I don't own anyone or anything, the plot is mine. But to be honest, it would be in the best interests of Panzer Davis to throw Highlander to the fans. They wouldn't have Methos wearing black leather fringe.
A/N: This is the first thing I’ve ever put out into cyberspace. Please, any criticism is appreciated! Also, I’ve never watched CSI, but I saw Greg’s character in several other fics, so if I’ve got him wrong, please tell me, and send me something that gives me a better idea of him! Thanks!
Also, I won't be posting any additional chapters without a little feedback. To be totally honest, probably will never post anything ever again. I'm much better at writing academic papers at this point, anyway.
“Any sufficiently advanced technology is indistinguishable from magic.” –A.C. Clarke.
“Science is always discovering odd scraps of magical wisdom and making a tremendous fuss about its cleverness.” --Aleister Crowley
“When in doubt, fuck it. When not in doubt, get in doubt!” – Principia Discordia
There comes a point in every Magick workers life when they doubt their ability to interact with the rest of human society. They crave not only the company of those who share similar interests; they also want to have a conversation where they won’t get strung up for voicing these ideas.
This usually comes after they face down the idea of their own death, but before they face their ultimate fear.
The initiate does not know this fact at this particular moment. They are usually stewing in a pool of abject loneliness. They have atypically left whatever they had for a teacher behind, assuming they have learned all they can. After they have some through this trial, the initiate will cross oceans to find their teacher once again.
But this isn’t a good place for the story to start. First, explanations.
There’s magic, there’s magic, and then there is Magick.
The first magic is the one that most people are familiar with- sleight of hand, deception, and lighting. Very useful when trying to hide small amounts of cocaine from the police.
The second is the kind that seems like it isn’t real. Or at least it seems like it isn’t real. It’s the stuff most commonly seen in children’s story books.
Magick is real, there is no deception, and anyone can use it. If they know about it.
See, Magick isn’t something you can just pick up out of a book. It requires a little talent, a lot of concentration, and someone to tell you that you’re doing it wrong. A lot of it is unexplainable. That’s why when a teacher takes a student, it is an act of pure masochism.
Which is why this story is so strange. Teachers almost NEVER take on multiple students at the same time. But more on that later.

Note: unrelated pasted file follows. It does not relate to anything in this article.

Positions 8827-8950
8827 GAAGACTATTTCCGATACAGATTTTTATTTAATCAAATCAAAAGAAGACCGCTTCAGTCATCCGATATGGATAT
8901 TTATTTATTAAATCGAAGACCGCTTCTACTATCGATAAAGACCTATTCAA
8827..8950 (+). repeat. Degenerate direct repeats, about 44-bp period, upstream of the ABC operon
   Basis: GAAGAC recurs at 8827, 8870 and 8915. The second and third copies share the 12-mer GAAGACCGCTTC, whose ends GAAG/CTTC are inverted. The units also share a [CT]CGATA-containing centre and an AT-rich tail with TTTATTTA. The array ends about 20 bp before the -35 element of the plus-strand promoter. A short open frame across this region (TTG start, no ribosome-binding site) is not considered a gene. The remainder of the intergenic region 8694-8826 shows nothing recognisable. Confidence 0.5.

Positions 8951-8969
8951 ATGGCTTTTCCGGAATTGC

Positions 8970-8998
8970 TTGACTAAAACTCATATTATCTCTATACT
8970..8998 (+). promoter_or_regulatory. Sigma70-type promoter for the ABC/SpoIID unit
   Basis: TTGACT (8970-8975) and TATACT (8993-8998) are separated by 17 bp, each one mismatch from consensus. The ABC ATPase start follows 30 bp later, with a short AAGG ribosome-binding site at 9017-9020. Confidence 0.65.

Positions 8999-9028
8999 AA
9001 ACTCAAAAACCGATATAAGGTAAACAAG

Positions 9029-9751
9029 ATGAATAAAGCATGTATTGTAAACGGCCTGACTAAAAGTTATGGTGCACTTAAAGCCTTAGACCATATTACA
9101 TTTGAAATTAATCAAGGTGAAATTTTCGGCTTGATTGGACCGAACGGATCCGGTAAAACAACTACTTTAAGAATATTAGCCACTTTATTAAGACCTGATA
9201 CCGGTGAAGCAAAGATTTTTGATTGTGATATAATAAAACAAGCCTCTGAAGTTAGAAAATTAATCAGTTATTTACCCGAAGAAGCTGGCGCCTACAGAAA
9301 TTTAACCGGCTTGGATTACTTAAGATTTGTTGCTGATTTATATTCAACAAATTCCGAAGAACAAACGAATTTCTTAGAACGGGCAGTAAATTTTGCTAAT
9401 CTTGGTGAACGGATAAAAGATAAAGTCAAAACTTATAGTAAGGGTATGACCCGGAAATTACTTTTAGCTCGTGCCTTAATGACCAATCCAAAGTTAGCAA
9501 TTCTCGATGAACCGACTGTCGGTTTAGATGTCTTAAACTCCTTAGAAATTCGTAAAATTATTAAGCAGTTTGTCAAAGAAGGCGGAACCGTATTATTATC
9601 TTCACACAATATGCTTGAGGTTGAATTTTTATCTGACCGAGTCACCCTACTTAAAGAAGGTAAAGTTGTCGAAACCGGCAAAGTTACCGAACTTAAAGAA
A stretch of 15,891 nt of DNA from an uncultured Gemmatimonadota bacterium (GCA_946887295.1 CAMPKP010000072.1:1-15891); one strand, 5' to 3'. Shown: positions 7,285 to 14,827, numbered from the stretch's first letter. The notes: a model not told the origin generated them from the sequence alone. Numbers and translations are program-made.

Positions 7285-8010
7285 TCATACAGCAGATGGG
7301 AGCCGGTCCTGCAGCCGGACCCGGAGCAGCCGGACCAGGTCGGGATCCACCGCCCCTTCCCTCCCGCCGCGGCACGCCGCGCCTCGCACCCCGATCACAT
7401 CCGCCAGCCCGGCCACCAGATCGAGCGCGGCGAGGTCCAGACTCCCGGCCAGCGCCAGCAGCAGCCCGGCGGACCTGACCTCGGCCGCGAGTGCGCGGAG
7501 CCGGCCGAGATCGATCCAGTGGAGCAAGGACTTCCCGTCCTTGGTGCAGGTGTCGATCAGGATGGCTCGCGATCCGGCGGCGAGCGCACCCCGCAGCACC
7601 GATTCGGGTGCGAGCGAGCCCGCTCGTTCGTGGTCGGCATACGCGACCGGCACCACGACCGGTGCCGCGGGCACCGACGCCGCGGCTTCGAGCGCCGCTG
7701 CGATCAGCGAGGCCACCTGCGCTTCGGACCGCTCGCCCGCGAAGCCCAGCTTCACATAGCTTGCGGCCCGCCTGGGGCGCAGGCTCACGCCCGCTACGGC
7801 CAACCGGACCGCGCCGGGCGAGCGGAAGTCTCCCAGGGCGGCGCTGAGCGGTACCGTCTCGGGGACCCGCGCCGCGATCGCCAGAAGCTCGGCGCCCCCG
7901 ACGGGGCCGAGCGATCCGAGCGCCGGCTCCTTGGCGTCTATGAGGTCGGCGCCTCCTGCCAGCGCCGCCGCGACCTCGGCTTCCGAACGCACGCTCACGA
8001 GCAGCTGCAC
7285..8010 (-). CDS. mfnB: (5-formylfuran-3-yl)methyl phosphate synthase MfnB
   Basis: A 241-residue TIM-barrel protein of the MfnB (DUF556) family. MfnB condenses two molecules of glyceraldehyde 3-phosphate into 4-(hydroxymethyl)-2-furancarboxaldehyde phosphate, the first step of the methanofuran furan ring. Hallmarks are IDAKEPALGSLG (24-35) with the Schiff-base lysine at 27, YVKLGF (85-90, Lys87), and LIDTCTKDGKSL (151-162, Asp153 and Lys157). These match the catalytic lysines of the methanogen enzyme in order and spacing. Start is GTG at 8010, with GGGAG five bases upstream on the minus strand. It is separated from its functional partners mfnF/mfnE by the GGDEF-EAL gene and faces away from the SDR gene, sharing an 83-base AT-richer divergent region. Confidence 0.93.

As interesting as the teachers can be, the students are always a little odd. These are the kids that grew up without a need for Caller ID. These are the ones that said bizarre things to their parents when they were toddlers. These are the ones that feel the urge to stop talking when in public places after a few years in public school.
Which brings us to our cast of characters.
When groups of Magick workers gather, there seems to be a pattern- the Magus, the Warrior, the Mother, the Imp, and Child. Unfortunately for our characters, this is not the case.
Maybe we should just begin.
There are very few times in the history of human events that this teacher has taken on a student of any variety, let alone 3 of them at the same time.
Adam questioned his sanity as he realized what had happened.
Xander had found a book during one of the usual research sessions that had actually taken his interest. It was a slim book, but it was more of an instruction manual than a reference tome on the breeding habits of the horned and scaled and slimy of the week. He took it when no one was looking.
Two weeks later, on a rare night off, he sat alone in the nearest 24-hour ‘family’ establishment, reading the book and sipping hot chocolate.
“Where did you find *that* book?” the stranger asked, sitting down without an invitation.
“The library,” Xander answered somewhat truthfully.
“Do you have any idea how old that book is?”
“Old enough that there isn’t a copyright date on the first few pages. Who are you?”
“My name is Adam,” he said as he extended his hand.
Innocent enough, certainly. The kid seemed like he might be able to do something eventually.
Greg was just an omen.
The kid wandered into the bar. He certainly didn’t look like the kind to enjoy the blues. But hey, everyone needed a drink from time to time.
“So kid, what brings you to a blues bar on a Wednesday night?” Joe asked the bewildered looking boy, handing him a Jack and Coke.